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The War This Time

In “Why Are We in Libya?” Fareed Zakaria has deftly explained the dilemma faced by the U.S. Administration [April 4]. To go the whole hog or not–that is the question. If the aim is indeed to topple Muammar Gaddafi, the halfhearted action initiated by President Obama won’t do. Gaddafi is too well entrenched. A massive, concerted effort by the U.S. and its allies will be required to rid Libya of Gaddafi, which is not only of strategic but also of humanitarian interest. Obama’s role as the leader of the free world demands that he pull out all the stops in pursuit of the noble mission of toppling Gaddafi.


We are now in another war, and more U.S. forces are at risk. I am appalled at President Obama’s decision. When the President went to Dover Air Force Base and saw the coffins of the war dead coming home from Afghanistan, I thought, Gee, this guy really gets it! Apparently that was just another photo op.

Troy W. Deckard, BEDFORD, IND.

President Obama walks through a political minefield with every decision he makes. He can barely breathe without some blowhard critiquing his inhalation technique. Time is on his side, however. He is one of the most logical practitioners ever to sit in the Oval Office.


Guns and Grief

Patti Davis’ Viewpoint on the attempted murder of her father is a wonderful piece about the love for family–and an indictment of the criminal-justice system [“Freedom Is Too Good for Hinckley,” April 4]. As the victim of a serious crime that occurred when I was 14 years old, I–and my family–have had the same pains and other feelings that all other crime victims will forever have. While criminals like John Hinckley Jr. are allowed out of prison because they have completed their sentences, their victims will continue to serve lifetime sentences of physical pain, fear and lost dreams.

Randy Saucedo, DENVER

How disappointing to see TIME publish Davis’ mean-spirited and classist diatribe against Hinckley. She takes a tragedy that involved mental illness, easy access to guns and the devastation of multiple families (including Hinckley’s) and reduces it to the vilification of Hinckley and even his girlfriends. Davis finds the former too pampered, the latter too low class. Nothing in this essay made a cogent argument about the real issues of this case: crime, punishment, culpability and mental illness.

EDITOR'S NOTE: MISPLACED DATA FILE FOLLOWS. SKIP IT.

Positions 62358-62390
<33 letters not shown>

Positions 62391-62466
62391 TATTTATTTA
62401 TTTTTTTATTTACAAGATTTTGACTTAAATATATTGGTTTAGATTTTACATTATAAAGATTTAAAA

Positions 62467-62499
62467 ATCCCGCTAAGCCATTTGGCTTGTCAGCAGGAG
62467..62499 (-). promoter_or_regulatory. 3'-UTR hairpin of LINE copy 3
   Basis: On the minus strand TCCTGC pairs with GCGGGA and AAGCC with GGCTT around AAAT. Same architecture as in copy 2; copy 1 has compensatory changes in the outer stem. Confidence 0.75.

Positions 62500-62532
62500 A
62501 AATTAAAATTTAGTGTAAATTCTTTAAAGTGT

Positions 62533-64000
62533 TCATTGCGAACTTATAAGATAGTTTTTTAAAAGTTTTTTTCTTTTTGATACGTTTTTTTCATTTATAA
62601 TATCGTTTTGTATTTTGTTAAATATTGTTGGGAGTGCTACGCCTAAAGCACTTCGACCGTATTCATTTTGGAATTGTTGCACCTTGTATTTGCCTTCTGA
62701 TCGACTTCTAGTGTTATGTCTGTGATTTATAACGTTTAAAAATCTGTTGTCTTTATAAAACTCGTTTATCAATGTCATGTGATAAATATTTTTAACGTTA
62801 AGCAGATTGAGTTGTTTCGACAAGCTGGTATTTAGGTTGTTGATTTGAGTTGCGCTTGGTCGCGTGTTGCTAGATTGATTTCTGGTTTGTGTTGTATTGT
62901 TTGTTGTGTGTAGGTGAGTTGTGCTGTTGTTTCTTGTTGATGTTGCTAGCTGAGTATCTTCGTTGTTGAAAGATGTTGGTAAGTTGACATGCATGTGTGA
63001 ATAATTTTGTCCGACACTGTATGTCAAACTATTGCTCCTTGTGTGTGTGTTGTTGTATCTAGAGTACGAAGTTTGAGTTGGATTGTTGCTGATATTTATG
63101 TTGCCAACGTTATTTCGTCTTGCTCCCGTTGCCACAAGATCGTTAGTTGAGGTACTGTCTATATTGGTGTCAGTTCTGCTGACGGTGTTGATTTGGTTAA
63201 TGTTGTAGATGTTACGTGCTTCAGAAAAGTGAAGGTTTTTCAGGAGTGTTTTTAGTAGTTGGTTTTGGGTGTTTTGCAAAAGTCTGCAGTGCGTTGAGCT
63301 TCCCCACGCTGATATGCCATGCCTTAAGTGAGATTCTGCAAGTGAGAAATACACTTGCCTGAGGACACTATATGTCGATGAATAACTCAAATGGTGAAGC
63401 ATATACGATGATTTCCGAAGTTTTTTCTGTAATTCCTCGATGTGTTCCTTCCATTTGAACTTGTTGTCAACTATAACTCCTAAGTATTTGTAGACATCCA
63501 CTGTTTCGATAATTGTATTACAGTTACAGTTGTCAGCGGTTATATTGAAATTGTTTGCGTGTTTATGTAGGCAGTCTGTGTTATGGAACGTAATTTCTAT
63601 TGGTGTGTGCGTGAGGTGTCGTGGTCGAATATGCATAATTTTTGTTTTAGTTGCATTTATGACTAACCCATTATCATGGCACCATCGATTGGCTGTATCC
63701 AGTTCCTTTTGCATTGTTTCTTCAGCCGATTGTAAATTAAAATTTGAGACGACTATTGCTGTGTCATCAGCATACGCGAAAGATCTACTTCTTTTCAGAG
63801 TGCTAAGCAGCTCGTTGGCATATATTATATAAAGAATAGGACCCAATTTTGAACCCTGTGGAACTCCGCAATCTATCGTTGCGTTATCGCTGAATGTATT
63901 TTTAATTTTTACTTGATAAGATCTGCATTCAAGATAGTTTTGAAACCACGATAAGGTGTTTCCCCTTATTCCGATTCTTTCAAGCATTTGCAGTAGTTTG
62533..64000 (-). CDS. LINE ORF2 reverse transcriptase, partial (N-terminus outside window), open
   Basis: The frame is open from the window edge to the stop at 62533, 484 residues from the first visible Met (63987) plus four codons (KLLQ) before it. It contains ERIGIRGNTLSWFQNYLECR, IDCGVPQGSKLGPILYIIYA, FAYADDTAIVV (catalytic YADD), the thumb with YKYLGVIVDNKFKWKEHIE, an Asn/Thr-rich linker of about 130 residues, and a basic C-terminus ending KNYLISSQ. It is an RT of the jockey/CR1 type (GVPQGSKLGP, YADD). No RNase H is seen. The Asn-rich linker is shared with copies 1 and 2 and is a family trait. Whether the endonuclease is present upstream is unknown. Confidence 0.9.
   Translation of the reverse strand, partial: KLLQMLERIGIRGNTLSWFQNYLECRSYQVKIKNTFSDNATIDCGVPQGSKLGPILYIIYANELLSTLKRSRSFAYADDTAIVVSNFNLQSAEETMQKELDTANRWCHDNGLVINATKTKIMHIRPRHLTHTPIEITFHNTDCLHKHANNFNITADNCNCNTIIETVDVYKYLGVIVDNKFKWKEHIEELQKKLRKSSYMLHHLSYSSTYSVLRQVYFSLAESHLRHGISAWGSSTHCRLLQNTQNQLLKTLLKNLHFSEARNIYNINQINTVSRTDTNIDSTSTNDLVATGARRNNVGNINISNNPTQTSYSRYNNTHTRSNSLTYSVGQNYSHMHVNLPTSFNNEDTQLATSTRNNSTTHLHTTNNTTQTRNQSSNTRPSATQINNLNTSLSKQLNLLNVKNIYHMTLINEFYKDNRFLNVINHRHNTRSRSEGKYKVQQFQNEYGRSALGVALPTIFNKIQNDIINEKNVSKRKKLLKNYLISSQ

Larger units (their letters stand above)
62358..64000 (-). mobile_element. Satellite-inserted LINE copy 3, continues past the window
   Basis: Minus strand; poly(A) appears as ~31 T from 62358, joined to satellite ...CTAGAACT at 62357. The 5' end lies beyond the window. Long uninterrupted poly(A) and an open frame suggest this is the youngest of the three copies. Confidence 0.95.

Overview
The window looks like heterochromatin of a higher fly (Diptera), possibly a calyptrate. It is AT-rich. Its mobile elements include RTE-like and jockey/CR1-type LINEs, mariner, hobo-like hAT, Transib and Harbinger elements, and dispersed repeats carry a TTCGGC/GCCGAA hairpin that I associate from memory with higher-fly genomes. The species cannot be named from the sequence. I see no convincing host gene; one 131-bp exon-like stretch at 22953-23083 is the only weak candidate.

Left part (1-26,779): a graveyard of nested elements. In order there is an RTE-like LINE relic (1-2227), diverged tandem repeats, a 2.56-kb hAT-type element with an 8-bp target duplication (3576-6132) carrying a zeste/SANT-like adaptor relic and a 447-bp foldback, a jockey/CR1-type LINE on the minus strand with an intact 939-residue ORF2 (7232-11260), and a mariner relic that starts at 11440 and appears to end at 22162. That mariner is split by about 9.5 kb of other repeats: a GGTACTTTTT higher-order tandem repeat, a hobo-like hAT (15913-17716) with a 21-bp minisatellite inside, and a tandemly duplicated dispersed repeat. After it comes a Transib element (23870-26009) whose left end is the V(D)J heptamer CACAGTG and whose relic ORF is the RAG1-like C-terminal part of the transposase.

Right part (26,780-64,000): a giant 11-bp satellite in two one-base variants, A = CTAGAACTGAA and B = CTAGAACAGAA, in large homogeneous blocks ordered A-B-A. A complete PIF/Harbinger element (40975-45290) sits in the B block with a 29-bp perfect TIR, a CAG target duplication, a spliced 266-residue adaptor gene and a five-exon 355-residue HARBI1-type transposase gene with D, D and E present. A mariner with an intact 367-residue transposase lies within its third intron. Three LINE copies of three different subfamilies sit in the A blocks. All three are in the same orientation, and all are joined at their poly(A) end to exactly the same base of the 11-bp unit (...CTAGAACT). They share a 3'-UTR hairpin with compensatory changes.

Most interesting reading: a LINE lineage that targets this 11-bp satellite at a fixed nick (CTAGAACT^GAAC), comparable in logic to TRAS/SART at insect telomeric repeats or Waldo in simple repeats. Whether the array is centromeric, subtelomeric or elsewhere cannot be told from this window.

Jeanne A.K. Hey, OXFORD, OHIO

Let’s Share the Burden

I’m a Democrat most of the time, but I think the Republicans are right about streamlining entitlement spending [“The Debt Dilemma,” April 4]. Changes to the Social Security system could be put into effect if targeted at those in their 20s and 30s, who would have enough time to change their investments. Those over 40 would not have time to recoup the difference if benefits were cut.


Why do we talk so much about Social Security and Medicare when discussing the debt? Our tax code allows corporations making billions of dollars to pay no taxes. In the 1950s, corporations accounted for 32% of government revenue; today they account for 9%. We also spend an obscene amount of money on military defense. We are in this financial crisis as a result of corporate greed run amok because of deregulation. Don’t blame the debt on the victims.


What Yuval Levin fails to concede is that the wealthy have entitlements–all paid for by taxpayers who did not “earn” their own way.

R. Kiefer, ARVADA, COLO.

Cover Choices

I suppose Libya and its 6.5 million citizens are very important to the world’s economy and maybe even to its political stability, but couldn’t you have reversed the photos on your cover [April 4]? For more than 50 years, Elizabeth Taylor–unlike the despicable despot Gaddafi–made the world a better place to live in, starring in films depicting women with different ways of thinking and showing us all what a true professional and caring human being can achieve.

Charles P. McBride, GAITHERSBURG, MD.

TIME dishonored Taylor by placing her small, beautiful image on the cover with Gaddafi’s large, ugly one. The cover should have been hers alone.

Barbara Camarro, FAIRFIELD, CONN.

Abortion Legislation

Re the Briefing story “A Push to Limit Abortion” [April 4]: I hope the governor of South Dakota, whose new law requires women seeking an abortion to go through waiting and dissuasive counseling, is offering a livable child-welfare payment to women who make “good choices.” Such consistency of principles would be admirable.

Dave Dockham, HOOD RIVER, ORE.

A Crying Shame

Re Anne Kreamer’s “Go Ahead–Cry at Work” [April 4]: Society’s attitudes toward crying can be discerned in such frequently used axioms as “Knock it off or I’ll give you something to cry about,” “Suck it up” and “Big boys don’t cry.” Now we wonder why it’s not socially acceptable to cry at work–or anywhere else–without guilt.

Richard Simonds, SAN CARLOS, CALIF.

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